First of all, I’m going to miss Adrian Beltre. He was a professional, who worked hard and went about his business. Watching him work out at third base is truly amazing up close.yes, he is immensely talented when it comes to defensive skills, but he put in plenty of work to make his talent tangible, and turn himself into the finest defensive third baseman I’ve ever seen.
Need a reminder?
Of course, Beltre was also a character. Appealing his own check swings, doing mini dances in the batter’s box and once hitting a pitch over his head out of the park in San Diego.
Oh and there was also this, he allowed me to write the following sentences …
From this blog post ..
Beltre has been placed on the disabled list with “a severely contused right testicle” after getting hit on a hard ground ball by Alexei Ramirez in the ninth inning. Infielder Josh Wilson has been recalled from Triple A Tacoma.
Or this blog post …
“I thought, ‘it exploded,'” he said when asked of when it first happened. “It was weird, because it hit right on it, right on top of it. I felt like going down, but I saw the ball right next to me, and I wanted to finish the play. Then I made a wild throw. It was on target, but low.”
That day that manager Don Wakamatsu first told us about the injury was just surreal and uncomfortable, particularly for us guys. But it kept getting stranger. During that media gathering, one TV reporter, I won’t say who, offered this question, complete with hand gestures simulating it …
I, uh, I, Is it a crossed thing, because of I’ve sometimes heard of testicles getting crossed?
At that moment, I was getting kicked by Larry Stone, who was choking back full-on laughter.
But beyond that ruptured testicle/not wearing a cup story, which I’m sure Beltre will have to tell Boston reporters at some point, the man could play the game. He is, according to most, the best defensive third baseman in baseball.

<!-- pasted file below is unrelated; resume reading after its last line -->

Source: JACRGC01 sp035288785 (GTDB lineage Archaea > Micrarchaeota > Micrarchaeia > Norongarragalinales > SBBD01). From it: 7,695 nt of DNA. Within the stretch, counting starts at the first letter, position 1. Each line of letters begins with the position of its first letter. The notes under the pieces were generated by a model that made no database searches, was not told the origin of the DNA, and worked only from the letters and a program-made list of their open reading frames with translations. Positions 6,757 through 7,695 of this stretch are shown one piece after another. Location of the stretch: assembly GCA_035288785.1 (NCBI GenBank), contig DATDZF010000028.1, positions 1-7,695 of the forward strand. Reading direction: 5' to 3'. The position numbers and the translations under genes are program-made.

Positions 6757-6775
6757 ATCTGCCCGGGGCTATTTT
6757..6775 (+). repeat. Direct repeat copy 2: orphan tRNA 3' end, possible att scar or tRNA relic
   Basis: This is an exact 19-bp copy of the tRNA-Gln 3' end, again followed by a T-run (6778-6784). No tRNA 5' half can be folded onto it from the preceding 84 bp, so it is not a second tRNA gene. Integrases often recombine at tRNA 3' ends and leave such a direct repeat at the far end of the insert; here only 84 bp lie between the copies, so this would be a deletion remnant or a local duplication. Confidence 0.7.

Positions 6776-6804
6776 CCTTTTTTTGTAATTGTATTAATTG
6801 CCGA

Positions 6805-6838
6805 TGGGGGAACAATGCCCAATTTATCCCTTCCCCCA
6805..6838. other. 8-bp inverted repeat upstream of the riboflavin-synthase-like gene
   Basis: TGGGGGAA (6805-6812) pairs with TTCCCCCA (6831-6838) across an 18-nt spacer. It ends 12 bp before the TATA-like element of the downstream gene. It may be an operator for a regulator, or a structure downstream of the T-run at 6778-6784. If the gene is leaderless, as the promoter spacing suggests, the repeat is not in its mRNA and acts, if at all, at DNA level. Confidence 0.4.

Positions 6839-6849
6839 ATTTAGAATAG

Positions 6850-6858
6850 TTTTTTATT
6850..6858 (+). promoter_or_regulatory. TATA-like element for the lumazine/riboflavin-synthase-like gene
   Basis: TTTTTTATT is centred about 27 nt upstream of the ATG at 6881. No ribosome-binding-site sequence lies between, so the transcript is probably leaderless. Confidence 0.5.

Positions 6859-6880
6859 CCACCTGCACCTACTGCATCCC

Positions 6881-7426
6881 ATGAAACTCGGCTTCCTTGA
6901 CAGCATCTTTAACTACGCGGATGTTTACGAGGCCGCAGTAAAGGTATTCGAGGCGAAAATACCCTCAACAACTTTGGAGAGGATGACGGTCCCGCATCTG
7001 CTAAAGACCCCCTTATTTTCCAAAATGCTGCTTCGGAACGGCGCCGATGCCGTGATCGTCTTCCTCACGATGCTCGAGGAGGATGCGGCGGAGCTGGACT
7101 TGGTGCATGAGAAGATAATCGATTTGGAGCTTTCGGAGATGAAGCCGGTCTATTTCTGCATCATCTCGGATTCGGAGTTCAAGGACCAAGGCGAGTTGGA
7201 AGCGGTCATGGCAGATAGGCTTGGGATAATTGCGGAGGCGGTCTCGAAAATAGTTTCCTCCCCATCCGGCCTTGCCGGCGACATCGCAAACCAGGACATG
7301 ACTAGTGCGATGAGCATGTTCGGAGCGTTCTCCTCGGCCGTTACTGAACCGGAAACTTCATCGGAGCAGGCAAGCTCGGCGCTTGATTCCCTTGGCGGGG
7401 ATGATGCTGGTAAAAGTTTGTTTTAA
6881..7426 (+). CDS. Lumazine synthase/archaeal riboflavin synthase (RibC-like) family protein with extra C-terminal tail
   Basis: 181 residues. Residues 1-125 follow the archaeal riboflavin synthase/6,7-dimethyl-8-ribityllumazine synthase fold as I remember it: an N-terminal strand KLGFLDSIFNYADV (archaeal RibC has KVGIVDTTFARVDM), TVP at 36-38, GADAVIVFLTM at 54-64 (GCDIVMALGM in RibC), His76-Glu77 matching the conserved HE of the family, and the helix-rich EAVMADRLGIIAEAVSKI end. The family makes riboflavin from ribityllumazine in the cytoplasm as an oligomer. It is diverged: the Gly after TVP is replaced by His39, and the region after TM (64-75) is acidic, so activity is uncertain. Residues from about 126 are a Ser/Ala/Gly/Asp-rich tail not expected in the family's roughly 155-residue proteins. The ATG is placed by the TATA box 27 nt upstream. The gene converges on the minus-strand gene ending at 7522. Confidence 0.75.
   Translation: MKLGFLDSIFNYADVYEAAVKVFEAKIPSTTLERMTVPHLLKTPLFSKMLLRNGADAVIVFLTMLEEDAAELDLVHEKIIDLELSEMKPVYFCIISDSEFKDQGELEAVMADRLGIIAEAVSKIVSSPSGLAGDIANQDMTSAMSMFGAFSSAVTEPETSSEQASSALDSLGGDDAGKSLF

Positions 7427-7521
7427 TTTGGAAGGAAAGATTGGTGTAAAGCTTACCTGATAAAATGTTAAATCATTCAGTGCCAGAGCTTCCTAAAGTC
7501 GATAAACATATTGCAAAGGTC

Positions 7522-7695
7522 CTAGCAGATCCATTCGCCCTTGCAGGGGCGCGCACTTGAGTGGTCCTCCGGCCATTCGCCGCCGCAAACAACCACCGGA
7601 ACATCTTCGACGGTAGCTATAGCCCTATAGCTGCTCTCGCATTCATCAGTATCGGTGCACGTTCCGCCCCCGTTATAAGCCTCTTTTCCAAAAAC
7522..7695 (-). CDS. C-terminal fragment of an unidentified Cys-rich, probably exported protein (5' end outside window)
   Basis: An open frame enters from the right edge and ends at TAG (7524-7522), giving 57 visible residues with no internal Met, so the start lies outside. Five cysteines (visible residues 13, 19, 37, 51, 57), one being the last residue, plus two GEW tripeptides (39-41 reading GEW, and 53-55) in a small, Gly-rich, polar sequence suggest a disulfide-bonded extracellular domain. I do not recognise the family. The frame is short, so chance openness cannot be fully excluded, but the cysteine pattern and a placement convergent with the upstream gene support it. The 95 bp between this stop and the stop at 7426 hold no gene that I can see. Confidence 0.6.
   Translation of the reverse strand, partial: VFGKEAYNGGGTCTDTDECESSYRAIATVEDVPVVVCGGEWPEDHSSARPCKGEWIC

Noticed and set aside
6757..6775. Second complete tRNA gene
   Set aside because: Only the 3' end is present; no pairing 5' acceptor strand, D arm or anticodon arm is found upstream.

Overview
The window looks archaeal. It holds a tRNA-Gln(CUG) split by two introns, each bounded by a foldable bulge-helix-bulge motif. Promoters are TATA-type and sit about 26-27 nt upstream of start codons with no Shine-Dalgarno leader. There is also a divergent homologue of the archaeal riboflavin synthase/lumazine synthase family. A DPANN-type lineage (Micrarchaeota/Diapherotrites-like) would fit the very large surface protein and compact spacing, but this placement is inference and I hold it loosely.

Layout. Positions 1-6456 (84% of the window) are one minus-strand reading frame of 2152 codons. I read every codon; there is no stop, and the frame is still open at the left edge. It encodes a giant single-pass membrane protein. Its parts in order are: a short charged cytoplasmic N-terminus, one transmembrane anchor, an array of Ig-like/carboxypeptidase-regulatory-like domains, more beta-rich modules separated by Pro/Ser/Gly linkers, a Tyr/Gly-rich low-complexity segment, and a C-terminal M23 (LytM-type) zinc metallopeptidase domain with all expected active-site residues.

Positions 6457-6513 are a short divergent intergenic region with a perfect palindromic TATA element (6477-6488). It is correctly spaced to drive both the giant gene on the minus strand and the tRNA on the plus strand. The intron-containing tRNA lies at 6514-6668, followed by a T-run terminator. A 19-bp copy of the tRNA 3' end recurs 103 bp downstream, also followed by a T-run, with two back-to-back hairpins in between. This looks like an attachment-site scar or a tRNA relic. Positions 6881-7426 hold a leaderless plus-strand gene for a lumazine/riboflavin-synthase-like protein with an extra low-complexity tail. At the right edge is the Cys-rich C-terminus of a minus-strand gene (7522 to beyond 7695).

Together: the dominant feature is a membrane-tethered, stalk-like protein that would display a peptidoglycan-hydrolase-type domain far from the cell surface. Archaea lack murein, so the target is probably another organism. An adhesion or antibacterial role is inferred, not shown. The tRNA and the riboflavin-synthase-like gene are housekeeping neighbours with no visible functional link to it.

Dave Cameron of USS Mariner and Fangraphs says Beltre may be the best defensive third baseman of all time.
It isn’t just the numbers, either. When you watch Beltre play third base, you are amazed at the things he can do. He has perfected the charge on a bunt – no one in baseball comes in on the ball as well as he does. His lateral range is hilarious at times, as he regularly fields balls that are hit directly at the shortstop, just because he can. He has a great arm, often throwing lasers across the field without transferring his weight, showing pure arm strength.
But it’s not the defense that has some people raising eyebrows at this signing for the Red Sox. It’s the hitting. Yes, Beltre’s numbers never reached the expectation level some had. A lot of it was Safeco Field. Larry mentioned earlier today that Beltre didn’t enjoy hitting in spacious Safeco Field. Well, there was a reason. Just look at his home/road splits. They do offer some hints of it.
Home: 54 games, 230 plate appearances — .250 BA, .283 OBP, .364 Slugging
Road: 57 games, 247 PAs — .279/.393/.717
Home: 71 games, 300 PAs — .240/.303/.400
Road: 72 games, 312 PAs — .292/.349/.512
Home: 77 games, 323 PAs — .264/.319/.426
Road: 72 gamses, 316 PAs — .288/.320/.538
Home: 76 games, 321 PAs — .251/.310/.417
Road: 80 games, 361 Pas — .283/.343/.462
Home: 75 games, 308 — .263/.312/.382
Away: 81 games, 342 PAs — .248/.295/.440
Let’s see what others are saying …
With Beltre in the starting lineup over Kotchman, the Red Sox will feature one of the best defensive infields in their history – assuming newcomer Marco Scutaro grades out as the Sox project. Keeping Youkilis at first base gives the Sox recent Gold Glove winners at first (Youkilis, 2007), second (Dustin Pedroia, 2008), and third (Beltre, 2007-08), which takes the philosophy of pitching-and-defense to new levels. Add in center fielder Mike Cameron (`01, `03, `06), and the Sox could boast seven Gold Gloves in their starting lineup on a nightly basis.
Beltre, a player the Red Sox always wanted, is arguably the finest defensive player in the game at any position, and to have him planted at the hot corner is a nice bow on top of the collection of run-preventers the Sox have been collecting this offseason.
Foxsports.com’s Ken Rosenthal says that Beltre turned down multi-year deals from the Phillies and A’s, and says it’s a steal for the Sox.
Still, the Red Sox could not have done much better.
Even low-revenue teams are comfortable with certain short-term, high-dollar contracts. High-revenue teams such as the Sox relish such agreements, the better for them to remain flexible long-term.
The addition of Beltre would leave the Red Sox no room to trade for Padres first baseman Adrian Gonzalez this summer, unless one of their corner infielders or designated hitter David Ortiz was injured.
Want a differing opinion? Jesse Specter of the New York Daily News doesn’t like the deal for Boston.
Beltre is not a necessity for the Red Sox, and Boston is one of those cities where you have to worry about the psychological side of things. Beltre has played his entire career on the West Coast, coming up with the Dodgers as a 19-year-old in 1998. After hitting 48 homers in 2004, he signed a five-year, $64 million contract in Seattle, and couldn’t live up to it, batting .266 with 103 homers over the life of the deal.